Prioritisation for future surveillance, prevention and control of 98 communicable diseases in Belgium: a 2018 multi-criteria decision analysis study

Working group Epidemiologists, Working group Disease and Criteria selection

Research output: Contribution to JournalArticleAcademicpeer-review

3 Citations (Scopus)


Background: National public health agencies are required to prioritise infectious diseases for prevention and control. We applied the prioritisation method recommended by the European Centre for Disease Prevention and Control to rank infectious diseases, according to their relative importance for surveillance and public health, to inform future public health action in Belgium. Methods: We applied the multi-criteria-decision-analysis approach. A working group of epidemiologists and statisticians from Belgium (n = 6) designed a balanced set of prioritisation criteria. A panel of Belgian experts (n = 80) allocated in an online survey each criteria a weight, according to perceived relative importance. Next, experts (n = 37) scored each disease against each criteria in an online survey, guided by disease-specific factsheets referring the period 2010–2016 in Belgium. The weighted sum of the criteria’s scores composed the final weighted score per disease, on which the ranking was based. Sensitivity analyses quantified the impact of eight alternative analysis scenarios on the top-20 ranked diseases. We identified criteria and diseases associated with data-gaps as those with the highest number of blank answers in the scoring survey. Principle components of the final weighted score were identified. Results: Working groups selected 98 diseases and 18 criteria, structured in five criteria groups. The diseases ranked highest were (in order) pertussis, human immunodeficiency virus infection, hepatitis C and hepatitis B. Among the five criteria groups, overall the highest weights were assigned to ‘impact on the patient’, followed by ‘impact on public health’, while different perceptions were identified between clinicians, microbiologists and epidemiologists. Among the 18 individual criteria, ‘spreading potential’ and ‘events requiring public health action’ were assigned the highest weights. Principle components clustered with thematic disease groups. Notable data gaps were found among hospital-related diseases. Conclusions: We ranked infectious diseases using a standardised reproducible approach. The diseases ranked highest are included in current public health programs, but additional reflection for example about needs among risk groups is recommended. Cross-reference of the obtained ranking with current programs is needed to verify whether resources and activities map priority areas. We recommend to implement this method in a recurrent evaluation cycle of national public health priorities.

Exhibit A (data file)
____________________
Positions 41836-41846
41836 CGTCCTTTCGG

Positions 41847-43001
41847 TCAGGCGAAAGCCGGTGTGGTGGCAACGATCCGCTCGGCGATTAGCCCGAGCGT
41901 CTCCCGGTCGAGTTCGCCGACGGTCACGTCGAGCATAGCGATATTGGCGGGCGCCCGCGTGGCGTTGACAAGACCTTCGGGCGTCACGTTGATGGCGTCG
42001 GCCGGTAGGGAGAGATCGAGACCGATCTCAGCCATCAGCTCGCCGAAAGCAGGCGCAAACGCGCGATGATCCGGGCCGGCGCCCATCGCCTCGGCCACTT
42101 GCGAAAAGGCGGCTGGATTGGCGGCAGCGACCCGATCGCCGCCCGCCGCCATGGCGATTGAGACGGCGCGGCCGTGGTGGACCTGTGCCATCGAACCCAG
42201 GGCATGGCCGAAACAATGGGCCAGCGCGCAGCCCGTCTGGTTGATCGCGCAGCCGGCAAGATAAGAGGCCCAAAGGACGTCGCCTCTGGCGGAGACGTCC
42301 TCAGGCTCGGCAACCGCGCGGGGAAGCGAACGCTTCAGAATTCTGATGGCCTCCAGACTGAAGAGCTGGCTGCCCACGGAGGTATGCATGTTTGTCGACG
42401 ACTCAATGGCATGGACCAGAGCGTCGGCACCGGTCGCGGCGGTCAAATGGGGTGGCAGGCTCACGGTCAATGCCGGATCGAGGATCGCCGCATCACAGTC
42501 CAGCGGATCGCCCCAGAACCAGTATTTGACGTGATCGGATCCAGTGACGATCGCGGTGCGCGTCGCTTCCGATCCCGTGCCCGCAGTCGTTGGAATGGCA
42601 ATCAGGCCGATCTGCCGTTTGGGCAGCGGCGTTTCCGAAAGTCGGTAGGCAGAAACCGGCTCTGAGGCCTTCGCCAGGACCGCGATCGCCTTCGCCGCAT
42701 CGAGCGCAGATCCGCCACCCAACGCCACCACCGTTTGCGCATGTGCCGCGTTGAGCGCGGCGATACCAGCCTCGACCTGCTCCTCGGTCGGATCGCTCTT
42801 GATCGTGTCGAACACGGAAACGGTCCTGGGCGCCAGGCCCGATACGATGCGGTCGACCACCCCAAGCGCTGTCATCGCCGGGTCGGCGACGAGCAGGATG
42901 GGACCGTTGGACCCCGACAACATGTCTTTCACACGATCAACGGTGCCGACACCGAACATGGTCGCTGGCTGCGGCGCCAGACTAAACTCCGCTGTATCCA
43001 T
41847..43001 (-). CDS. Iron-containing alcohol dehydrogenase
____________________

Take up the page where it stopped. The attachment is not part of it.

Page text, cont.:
Original languageEnglish
Article number192
JournalBMC public health
Issue number1
Publication statusPublished - 1 Dec 2021


  • Allocation of resources
  • Burden of disease
  • Expert perspectives
  • Health domains
  • Infectious diseases
  • MCDA
  • Prioritisation
  • Public health action
  • Ranking
  • Surveillance priorities

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